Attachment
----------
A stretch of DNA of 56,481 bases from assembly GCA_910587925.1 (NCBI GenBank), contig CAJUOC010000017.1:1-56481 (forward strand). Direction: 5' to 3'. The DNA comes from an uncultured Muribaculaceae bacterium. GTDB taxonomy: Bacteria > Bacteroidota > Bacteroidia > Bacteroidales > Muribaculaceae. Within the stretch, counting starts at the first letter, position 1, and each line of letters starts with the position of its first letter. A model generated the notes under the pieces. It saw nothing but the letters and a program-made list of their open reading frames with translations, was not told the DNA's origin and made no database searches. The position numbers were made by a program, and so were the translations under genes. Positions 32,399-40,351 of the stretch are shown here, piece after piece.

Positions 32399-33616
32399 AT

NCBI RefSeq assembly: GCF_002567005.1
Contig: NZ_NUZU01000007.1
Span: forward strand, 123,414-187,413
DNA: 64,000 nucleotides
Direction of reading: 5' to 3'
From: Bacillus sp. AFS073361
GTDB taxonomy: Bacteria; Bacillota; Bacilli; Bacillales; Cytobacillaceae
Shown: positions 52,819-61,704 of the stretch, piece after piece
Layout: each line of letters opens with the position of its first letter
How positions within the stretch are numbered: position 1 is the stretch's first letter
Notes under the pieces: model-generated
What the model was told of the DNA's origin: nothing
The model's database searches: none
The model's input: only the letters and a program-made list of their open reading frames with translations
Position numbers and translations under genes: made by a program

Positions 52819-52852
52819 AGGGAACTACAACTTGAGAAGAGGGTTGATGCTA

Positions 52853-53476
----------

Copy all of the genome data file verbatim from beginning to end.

A stretch of DNA of 56,481 bases from assembly GCA_910587925.1 (NCBI GenBank), contig CAJUOC010000017.1:1-56481 (forward strand). Direction: 5' to 3'. The DNA comes from an uncultured Muribaculaceae bacterium. GTDB taxonomy: Bacteria > Bacteroidota > Bacteroidia > Bacteroidales > Muribaculaceae. Within the stretch, counting starts at the first letter, position 1, and each line of letters starts with the position of its first letter. A model generated the notes under the pieces. It saw nothing but the letters and a program-made list of their open reading frames with translations, was not told the DNA's origin and made no database searches. The position numbers were made by a program, and so were the translations under genes. Positions 32,399-40,351 of the stretch are shown here, piece after piece.

Positions 32399-33616
32399 AT

NCBI RefSeq assembly: GCF_002567005.1
Contig: NZ_NUZU01000007.1
Span: forward strand, 123,414-187,413
DNA: 64,000 nucleotides
Direction of reading: 5' to 3'
From: Bacillus sp. AFS073361
GTDB taxonomy: Bacteria; Bacillota; Bacilli; Bacillales; Cytobacillaceae
Shown: positions 52,819-61,704 of the stretch, piece after piece
Layout: each line of letters opens with the position of its first letter
How positions within the stretch are numbered: position 1 is the stretch's first letter
Notes under the pieces: model-generated
What the model was told of the DNA's origin: nothing
The model's database searches: none
The model's input: only the letters and a program-made list of their open reading frames with translations
Position numbers and translations under genes: made by a program

Positions 52819-52852
52819 AGGGAACTACAACTTGAGAAGAGGGTTGATGCTA

Positions 52853-53476